Making great pizza dough is not without problems. But once you know what’s caused the problem it’s usually easy to fix. Fortunately, I have made countless pizzas and now I’m going to share answers to some of the most common pizza dough problems.
If there is one secret to great pizza, it’s great pizza dough! So you’re on the right track, since you’re trying to figure out how to make your dough better. So stick at it and before long you’ll be making amazing pizza dough.
It is worth mentioning here that you can never truly replicate traditional Italian Neapolitan syle pizza in a home oven. This pizza is cooked in a wood fired oven at temperatures of up to 500C/900F and takes just 60-90 seconds to cook!
The extreme heat and the open flames causes the dough to rise very well, and also leads to some charring on the crust. Because the pizza is cooked so quickly, it is crispy and soft at the same time. Pizza that is cooked lower and slower tends to be significantly more crispy.
The traditional brick ovens are huge, expensive, and impractical for most people. However, there are some affordable and portable pizza ovens available on the market.
I use a portable pizza oven from a company called Ooni. Feel free to check out the Ooni website here. They have a wide range of ovens, including wood fired models and gas ones too.
But if you don’t have a pizza oven, don’t worry, you can still make delicious pizza. The dough really is the key. With great dough, you can make great pizza, even in your regular home oven.
Feel free to check out my recipe for Authentic Neapolitan style pizza if you haven’t already. With practice, you can produce pizzas like the one below!
With that being said, let’s get into the common dough problems.
A doughy pizza is a problem that virtually everyone will struggle with from time to time. Fortunately, there are many fixes to this problem.
Doughy pizza is generally caused by one of 4 factors. I know this sounds like a lot but bear with me, it’ll all make sense soon.
The 4 main issues that cause a doughy pizza are:
The most difficult part is figuring out which of these issues is causing your doughy pizza problem.
Of all these factors, underproving is probably the most common cause of doughy pizza dough. An underproved dough if cooked would lack any airiness in the crust at all as the yeast hasn’t had long enough to develop. The dough is quite dense.
A well proved dough will have bubbles forming in the dough. This helps to achieve a light crust as the pizza cooks. The dough will also expand significantly, reducing the density of the dough.
Learning to spot when your dough is properly proved is largely down to experience. But in general you should notice small bubbles in the dough and the dough should’ve about doubled in size (volume).
If you don’t have one of these you can use a large dish, like I showed earlier, and cover it with plastic wrap. Or you can use tupaware boxes. But here’s a link to some pizza proofing boxes on Amazon if you want to check them out.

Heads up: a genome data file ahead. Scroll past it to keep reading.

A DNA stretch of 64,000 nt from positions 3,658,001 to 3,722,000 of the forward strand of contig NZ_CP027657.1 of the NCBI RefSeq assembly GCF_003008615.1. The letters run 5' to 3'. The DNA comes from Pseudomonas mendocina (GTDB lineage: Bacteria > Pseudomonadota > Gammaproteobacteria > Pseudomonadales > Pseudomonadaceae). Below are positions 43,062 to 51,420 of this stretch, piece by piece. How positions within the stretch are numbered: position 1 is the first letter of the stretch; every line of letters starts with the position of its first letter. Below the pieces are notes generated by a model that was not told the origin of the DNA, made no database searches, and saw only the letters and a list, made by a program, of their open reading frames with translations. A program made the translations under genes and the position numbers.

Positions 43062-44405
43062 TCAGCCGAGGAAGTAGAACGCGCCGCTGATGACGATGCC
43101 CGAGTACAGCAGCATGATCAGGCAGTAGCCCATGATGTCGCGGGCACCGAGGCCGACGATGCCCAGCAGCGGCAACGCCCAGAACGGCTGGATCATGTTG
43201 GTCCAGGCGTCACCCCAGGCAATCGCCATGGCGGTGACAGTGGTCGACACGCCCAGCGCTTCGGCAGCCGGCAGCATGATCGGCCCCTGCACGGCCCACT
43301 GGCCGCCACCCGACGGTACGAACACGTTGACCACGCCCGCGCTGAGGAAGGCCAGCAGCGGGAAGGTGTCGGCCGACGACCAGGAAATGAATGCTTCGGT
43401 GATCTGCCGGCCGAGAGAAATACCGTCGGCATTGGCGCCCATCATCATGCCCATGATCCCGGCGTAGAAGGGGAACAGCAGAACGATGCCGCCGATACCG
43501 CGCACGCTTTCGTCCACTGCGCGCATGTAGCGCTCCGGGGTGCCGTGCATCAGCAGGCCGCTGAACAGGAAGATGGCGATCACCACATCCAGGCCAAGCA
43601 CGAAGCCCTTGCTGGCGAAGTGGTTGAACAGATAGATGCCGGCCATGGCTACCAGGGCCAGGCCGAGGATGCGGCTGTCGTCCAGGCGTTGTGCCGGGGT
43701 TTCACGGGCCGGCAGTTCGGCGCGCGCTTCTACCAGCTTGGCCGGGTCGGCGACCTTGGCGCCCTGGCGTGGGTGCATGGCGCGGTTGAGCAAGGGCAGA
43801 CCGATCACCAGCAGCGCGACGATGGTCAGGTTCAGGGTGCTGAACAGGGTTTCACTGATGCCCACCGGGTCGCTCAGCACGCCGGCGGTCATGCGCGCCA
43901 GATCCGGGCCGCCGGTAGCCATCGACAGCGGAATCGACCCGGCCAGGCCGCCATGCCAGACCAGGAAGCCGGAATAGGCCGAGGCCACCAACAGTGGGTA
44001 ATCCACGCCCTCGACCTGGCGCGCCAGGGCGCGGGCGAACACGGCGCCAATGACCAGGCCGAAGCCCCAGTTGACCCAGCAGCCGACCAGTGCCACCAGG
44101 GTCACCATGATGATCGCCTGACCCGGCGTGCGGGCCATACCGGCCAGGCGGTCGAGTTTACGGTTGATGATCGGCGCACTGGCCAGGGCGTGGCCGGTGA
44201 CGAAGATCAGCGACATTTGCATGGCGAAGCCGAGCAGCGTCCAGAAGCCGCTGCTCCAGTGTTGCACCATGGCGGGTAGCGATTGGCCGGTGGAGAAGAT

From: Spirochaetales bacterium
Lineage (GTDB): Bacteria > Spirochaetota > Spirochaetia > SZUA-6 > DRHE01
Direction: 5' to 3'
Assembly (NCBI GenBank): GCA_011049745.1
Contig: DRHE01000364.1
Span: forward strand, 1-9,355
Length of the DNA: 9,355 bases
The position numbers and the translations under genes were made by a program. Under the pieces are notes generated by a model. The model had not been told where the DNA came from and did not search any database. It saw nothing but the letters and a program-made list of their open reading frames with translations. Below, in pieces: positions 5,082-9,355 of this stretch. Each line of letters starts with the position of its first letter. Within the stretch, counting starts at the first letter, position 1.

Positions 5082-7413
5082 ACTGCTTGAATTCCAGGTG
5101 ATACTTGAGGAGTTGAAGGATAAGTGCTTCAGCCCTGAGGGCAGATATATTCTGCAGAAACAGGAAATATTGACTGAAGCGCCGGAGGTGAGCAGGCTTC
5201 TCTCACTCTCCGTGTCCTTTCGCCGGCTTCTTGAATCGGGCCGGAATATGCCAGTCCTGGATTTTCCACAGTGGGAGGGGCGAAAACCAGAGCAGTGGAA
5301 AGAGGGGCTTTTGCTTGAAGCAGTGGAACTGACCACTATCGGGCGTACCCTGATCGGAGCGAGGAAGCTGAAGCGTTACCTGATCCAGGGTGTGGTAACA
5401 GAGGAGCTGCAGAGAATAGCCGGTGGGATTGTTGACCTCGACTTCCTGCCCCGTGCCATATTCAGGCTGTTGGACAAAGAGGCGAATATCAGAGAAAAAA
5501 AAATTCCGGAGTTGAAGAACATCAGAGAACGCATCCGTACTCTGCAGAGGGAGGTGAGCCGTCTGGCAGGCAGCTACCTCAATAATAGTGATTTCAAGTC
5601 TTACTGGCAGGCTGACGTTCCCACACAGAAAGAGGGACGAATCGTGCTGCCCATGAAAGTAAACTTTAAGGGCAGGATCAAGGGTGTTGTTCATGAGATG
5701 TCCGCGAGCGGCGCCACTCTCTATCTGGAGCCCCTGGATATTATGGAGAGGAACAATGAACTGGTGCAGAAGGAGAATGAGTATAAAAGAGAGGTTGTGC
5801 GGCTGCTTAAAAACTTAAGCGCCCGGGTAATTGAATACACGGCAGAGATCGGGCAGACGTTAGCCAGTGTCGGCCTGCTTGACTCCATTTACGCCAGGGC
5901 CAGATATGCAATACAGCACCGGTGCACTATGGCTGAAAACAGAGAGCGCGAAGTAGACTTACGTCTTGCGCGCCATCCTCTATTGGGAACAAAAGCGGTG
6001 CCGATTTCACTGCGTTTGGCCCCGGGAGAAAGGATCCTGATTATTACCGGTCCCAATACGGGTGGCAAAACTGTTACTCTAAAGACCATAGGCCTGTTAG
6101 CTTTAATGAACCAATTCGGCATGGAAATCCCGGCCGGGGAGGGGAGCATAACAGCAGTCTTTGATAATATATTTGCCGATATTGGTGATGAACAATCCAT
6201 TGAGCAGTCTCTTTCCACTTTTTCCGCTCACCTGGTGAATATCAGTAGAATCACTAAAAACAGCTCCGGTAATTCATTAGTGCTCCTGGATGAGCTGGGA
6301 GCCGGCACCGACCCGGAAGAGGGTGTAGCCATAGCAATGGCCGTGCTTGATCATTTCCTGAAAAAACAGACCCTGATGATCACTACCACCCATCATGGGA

On the other hand, an overproved dough can cause a doughy pizza. Too many bubbles develop and then the dough starts to collapse as it overproves.
Once this happens, the dough effectively goes back to how it was before it was proved and the dough becomes dense again. The dough has lost it’s stretchiness and airiness that it had developed.
This is usually easy to spot as there are often wrinkles in an overproved dough. These wrinkles develop as the dough contracts after having been expanded.
Once dough gets this over proofed, the only option is to reball the dough and let it prove again. Check out my article on fixing over proofed dough here for more information on this.
Even if your pizza dough is properly proved, a low temperature oven can lead to a doughy pizza.
The high temperature of a pizza oven creates an effect called “oven spring”. This is where the dough rises as it cooks. The higher the heat of the oven, the more the dough rises.
This is why pizza ovens create such great pizza. If you don’t have a pizza oven, cook the pizza at the hottest temperature that your oven will reach. Check out my article here to find out the best temperature to cook pizza.
Also, be sure to check out Ooni pizza ovens if you’re interested in taking your pizza game to the next level!
If the pizza is not stretched out thin then it can also become doughy. This is particularly true for the middle of the pizza.
If your pizza is doughy in the centre but quite light in the edges (the crust) then this is probably due to shaping. Be sure to get the pizza as thin as possible in the middle. This will ensure that the pizza is not too doughy and is easy to eat.
Be sure to check out my article (with a video) on shaping pizza here. Getting this step right will allow you to get the most out of your dough every time.
If your pizza dough is too soft it can be difficult to stretch out. In general pizza dough should be made as soft as possible.
However, it is possible to have a pizza dough that is too soft. In my experience this is most often caused by slightly overproved dough.
If your dough is only slightly overproved, once you start to shape the dough all the air will disappear from the dough. At this stage the pizza becomes difficult to stretch and if can start trying to contract.